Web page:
GRACE: Well, when somebody in the military doesn`t show up for their post or doesn`t show up for their job, aren`t they automatically declared AWOL or at least unauthorized absence?

BRASSARD: Usually, it takes about seven to ten days before they declare them AWOL.

GRACE: OK. So this has been 10 days, well over 10 days.


GRACE: So what`s the hold-up?

BRASSARD: That`s a good question.

GRACE: Well, since you are a former Marine, what is the typical -- what`s SOP for the Marines?

BRASSARD: Well, when I was in, if you were without leave for 30 days, they went looking for you. You could be arrested. They sent warrants (ph) out to local police and outside agencies. But from what I`ve seen on this, they haven`t done any of that until now.

GRACE: None of it. None whatsoever.

Out to the Lines. Caroline in Michigan. Hi, Caroline.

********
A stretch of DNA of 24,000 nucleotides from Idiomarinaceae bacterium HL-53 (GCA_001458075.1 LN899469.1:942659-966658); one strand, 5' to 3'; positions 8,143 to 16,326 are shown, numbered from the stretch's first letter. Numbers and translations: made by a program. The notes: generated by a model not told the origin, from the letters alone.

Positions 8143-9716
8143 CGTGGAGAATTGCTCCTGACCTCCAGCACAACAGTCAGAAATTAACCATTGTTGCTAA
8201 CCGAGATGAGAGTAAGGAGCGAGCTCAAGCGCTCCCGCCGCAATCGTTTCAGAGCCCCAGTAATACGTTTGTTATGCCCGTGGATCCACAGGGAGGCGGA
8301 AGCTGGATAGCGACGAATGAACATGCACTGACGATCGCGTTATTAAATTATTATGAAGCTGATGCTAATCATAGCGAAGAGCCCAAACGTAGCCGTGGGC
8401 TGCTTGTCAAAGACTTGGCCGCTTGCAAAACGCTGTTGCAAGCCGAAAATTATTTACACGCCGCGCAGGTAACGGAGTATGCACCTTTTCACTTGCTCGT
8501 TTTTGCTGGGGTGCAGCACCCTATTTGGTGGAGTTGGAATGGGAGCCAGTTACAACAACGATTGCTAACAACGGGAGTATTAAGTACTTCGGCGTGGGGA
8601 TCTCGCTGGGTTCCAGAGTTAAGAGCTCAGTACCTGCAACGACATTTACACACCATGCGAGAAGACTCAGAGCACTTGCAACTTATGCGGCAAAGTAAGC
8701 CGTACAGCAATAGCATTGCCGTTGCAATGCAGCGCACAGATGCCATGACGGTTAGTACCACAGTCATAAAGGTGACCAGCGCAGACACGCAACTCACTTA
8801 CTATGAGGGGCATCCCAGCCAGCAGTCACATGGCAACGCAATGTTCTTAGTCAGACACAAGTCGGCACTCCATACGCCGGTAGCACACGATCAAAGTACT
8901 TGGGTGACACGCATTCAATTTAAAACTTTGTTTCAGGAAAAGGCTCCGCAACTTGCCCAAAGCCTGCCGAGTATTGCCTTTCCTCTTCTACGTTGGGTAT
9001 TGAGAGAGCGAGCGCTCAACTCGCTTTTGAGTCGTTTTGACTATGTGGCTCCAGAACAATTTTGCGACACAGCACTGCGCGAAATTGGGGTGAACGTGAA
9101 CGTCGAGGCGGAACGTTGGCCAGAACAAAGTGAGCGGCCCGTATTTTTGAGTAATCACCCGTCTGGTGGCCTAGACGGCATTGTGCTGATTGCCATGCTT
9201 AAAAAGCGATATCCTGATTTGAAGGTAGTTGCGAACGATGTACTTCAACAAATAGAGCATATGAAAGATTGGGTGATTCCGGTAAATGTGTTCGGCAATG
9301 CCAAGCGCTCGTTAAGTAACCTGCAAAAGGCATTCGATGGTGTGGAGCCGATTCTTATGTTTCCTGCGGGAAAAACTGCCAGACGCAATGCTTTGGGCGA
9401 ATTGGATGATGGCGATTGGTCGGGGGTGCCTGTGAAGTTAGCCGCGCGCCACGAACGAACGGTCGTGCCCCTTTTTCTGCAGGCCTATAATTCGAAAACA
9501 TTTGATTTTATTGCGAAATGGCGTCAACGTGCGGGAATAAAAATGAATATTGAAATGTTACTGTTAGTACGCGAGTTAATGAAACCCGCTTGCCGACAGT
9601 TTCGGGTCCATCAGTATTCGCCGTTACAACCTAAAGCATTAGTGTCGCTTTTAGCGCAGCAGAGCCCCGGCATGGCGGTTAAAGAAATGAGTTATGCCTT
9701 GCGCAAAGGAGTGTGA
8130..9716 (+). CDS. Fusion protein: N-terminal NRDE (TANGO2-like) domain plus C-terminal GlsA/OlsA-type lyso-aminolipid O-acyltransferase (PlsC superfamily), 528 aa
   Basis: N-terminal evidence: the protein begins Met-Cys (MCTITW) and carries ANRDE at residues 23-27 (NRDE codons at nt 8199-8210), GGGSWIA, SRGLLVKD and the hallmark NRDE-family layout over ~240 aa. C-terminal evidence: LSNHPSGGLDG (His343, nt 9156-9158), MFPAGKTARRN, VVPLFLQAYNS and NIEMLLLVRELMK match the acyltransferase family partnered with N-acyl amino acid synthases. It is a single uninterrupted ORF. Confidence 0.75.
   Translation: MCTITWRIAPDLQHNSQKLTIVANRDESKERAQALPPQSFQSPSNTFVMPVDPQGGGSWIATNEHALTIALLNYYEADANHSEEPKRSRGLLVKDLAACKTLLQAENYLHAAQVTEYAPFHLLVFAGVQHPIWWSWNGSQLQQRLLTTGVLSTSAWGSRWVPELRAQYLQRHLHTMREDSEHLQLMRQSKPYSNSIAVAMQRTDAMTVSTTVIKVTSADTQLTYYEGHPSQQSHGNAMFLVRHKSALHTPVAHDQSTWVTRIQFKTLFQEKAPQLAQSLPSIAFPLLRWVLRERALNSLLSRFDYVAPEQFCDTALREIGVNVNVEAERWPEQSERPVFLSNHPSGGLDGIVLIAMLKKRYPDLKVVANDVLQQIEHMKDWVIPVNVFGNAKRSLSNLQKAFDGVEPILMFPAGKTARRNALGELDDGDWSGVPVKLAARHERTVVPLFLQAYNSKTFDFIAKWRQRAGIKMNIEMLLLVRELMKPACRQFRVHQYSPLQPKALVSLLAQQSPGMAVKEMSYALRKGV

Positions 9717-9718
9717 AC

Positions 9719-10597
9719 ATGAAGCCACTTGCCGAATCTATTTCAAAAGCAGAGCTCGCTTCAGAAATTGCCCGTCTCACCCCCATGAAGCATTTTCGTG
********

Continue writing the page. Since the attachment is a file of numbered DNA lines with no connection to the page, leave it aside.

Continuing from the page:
UNIDENTIFIED FEMALE: Hi, Nancy. Welcome back.

GRACE: Thank you, Miss Caroline. It`s good to be back, although it`s awfully hard leaving the twins. I was trying to rock both of them before I left.

UNIDENTIFIED FEMALE: You have beautiful babies, and you`ve been sorely missed.

GRACE: Thank you.

UNIDENTIFIED FEMALE: Back to this case.


UNIDENTIFIED FEMALE: The sex assault. There`s been no mention of the father. Could this sex assault be the creator of this unborn child?

GRACE: That has been the question many people have asked. We just don`t have enough information right now. But we know she`s claiming sex assault by a superior officer. We know she was set to testify, Caroline. We know around the time she was set to testify, she disappears.